'Agents of S.H.I.E.L.D.' S3E3: A Wanted (Inhu)Man

★ ★ ★ ½

While the rest of the cast gets to enjoy some very well-written scenes, allowing them to play around with the strengths and weaknesses of their characters, the Inhumans, who have been the focus of Agents from their introduction, are now the weakest part of the series.

With only a run-of-the-mill story of government and societal persecution running the Inhuman season 3 plot (along with some very bland writing for both characters), Daisy and Lincoln are having a hard time. You’d think that superpowers would make them far more interesting, but instead, Daisy is stuck having to be either a mature S.H.I.E.L.D. agent or someone struggling with her power — both of which are less entertaining than Chloe Bennet in real life. It’d be interesting to see Daisy as something other than a "natural" leader; someone less mature who's able to play around with her powers, and make mistakes that torment her. Does she even have a life or personality outside of S.H.I.E.L.D. at this point? Heck, even Coulson does. Grant Ward is, by far, the best blend of an actor's real-life appeal and character personality. While not the most entertaining as a "boy scout" (Brett Dalton hates that label, by the way) he becomes absolutely fascinating to watch as a Sark-type villain who’s only out for himself.

SHIELD S3

Like Daisy, Lincoln isn’t able to adapt to the challenges he's faced this season. With a manhunt story that's too cliché to be as surprising as the rest of "A Wanted (Inhu)man"’s material, Luke Mitchell isn’t able to produce the kind of intensity needed to us believe his offensive defensiveness. Lincoln has the perfect opportunity to become one of the show’s more unpredictable characters, but Mitchell is just not there yet, and it resuspends your disbelief once you see how "quiet" he is about the whole thing. The most fascinating use of his powers is when he blows up the power lines to run away, and in smaller moments like opening a bus door with a blast of electricity. But once again, this almost desperate use of powers (something he is very much ashamed of) doesn't carry nearly as much weight as it could because Mitchell is too innocent to be so frustrated, which makes it seem less deliberate than it actually is.

Luke Mitchell, as a forever incorruptible romantic lead with a set of principles, worked extremely well last season. I have a theory that Lincoln is in fact Black Bolt, whose backstory had been changed to be more realistic than the original. (Sorry, Marvel fans. Just saying.) It’s a little too soon, at least for Mitchell, for Lincoln to have made such a strong switch i — and while Jiaying’s betrayal has obviously left some deep marks in Lincoln, it doesn't seem like him to turn his back on Daisy. Heck, Jiaying was Daisy’s mother and even she's moved on.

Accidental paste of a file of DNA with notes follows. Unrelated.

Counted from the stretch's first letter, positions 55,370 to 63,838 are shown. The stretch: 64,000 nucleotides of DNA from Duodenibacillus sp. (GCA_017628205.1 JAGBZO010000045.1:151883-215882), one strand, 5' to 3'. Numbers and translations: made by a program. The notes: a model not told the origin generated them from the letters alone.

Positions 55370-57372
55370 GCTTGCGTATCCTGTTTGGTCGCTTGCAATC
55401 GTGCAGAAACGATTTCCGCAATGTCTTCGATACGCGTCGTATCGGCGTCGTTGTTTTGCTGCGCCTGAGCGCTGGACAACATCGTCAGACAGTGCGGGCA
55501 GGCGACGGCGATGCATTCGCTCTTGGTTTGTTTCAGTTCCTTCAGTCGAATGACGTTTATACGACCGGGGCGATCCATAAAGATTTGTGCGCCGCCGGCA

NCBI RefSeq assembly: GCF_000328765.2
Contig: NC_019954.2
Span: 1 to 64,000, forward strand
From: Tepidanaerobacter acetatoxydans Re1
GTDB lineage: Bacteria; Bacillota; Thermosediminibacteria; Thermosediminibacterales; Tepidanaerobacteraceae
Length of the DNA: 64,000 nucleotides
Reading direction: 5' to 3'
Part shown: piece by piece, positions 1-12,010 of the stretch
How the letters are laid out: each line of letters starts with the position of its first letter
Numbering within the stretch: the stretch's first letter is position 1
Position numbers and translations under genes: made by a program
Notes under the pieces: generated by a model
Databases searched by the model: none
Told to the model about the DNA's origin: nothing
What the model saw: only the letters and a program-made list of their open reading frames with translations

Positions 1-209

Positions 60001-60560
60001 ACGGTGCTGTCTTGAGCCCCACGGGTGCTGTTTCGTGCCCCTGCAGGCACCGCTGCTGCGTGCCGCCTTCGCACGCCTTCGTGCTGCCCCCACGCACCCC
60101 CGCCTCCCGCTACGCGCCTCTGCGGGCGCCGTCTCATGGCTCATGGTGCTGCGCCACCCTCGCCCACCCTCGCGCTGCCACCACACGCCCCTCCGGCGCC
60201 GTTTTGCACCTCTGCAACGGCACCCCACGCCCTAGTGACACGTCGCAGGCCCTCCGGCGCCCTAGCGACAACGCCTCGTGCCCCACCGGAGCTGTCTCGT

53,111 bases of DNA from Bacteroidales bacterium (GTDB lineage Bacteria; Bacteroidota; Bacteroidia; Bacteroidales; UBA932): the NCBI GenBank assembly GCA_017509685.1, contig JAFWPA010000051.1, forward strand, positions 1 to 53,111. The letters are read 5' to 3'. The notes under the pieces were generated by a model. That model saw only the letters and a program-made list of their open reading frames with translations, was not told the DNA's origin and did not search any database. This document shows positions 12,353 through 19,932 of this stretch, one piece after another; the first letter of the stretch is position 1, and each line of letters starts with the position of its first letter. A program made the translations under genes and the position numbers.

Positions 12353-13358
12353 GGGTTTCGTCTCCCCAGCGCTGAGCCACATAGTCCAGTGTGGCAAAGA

Just like how Lincoln’s turn to the "dark side" happened a little too quickly, his relationship with Daisy feels very forced. Even for two people whose heritage has tied them together (and even with Lincoln being the one to get Daisy to accept her newfound powers), Lincoln and Daisy's rescue kiss was jarring, and seemed like it was just a way to add drama before Lincoln was ripped away by the ATCU. Also, it doesn’t help that the only Inhumans worth watching at the moment are Lincoln and Daisy.

Agent May and Hunter had a great story together: one which showed off both of their fighting abilities, and was rimmed with a refreshing sense of humor. Specifically the scene where Hunter and Spud, a Hydra-ish agent, get so drunk that (because of their accents) they are given subtitles. It’s a scene where Nick Blood gets to show another facade of his character that’s different from the more serious Hunter we see around Mack and Bobbi. Agent May getting back into the action and taking on three bigger men was an interesting contrast to Hunter’s David and Goliath moment with Spud. But it, too, demonstrated a clear division between how they handle adversity. May does so in a very clean, very quick manner, and Hunter uses a casual but effective approach.

Last but not least, Simmons’ trauma from her experiences on the alien planet has given us a lot of insight into her character, allowing Henstridge the opportunity to explore being the weakest of the Fitz-Simmons pairing for once. It’s heartbreaking watching just how traumatic living her day-to-day life has become. She's now broken down to the point where even a glass of wine can make her burst into tears. While she appreciates the space and gestures made by the people around her, it’s almost intolerable for her to go outside of the safety of her room. Iain De Caestecker and Elizabeth Henstridge play off of each other so well and their chemistry is far more authentic than that of Daisy and Lincoln’s — especially when Fitz takes Simmons’ hand as he leads her out of the laboratory, a subtle sign of the connection they still share despite all of what she has been through.

While not the strongest episode, "A Wanted (Inhu)Man" gave Fitz-Simmons, May and Hunter, and even Coulson and Price very nice material to work with. Constance Zimmer does a fantastic job as Rosalind Price (someone very much like her UnREAL character) and gives the impression that she is actually a good person, despite her just following orders. The two clearly have a connection, so their manipulation of each other expertly plays off of that. Frustratingly, the Inhuman storyline may have hit a snag now that they’re entering a more standalone series of episodes rather than serialized ones. While they are an interesting element of Agents, they need a threat to fight — one that can be a non-human Big Bad to mix up things every now and then.

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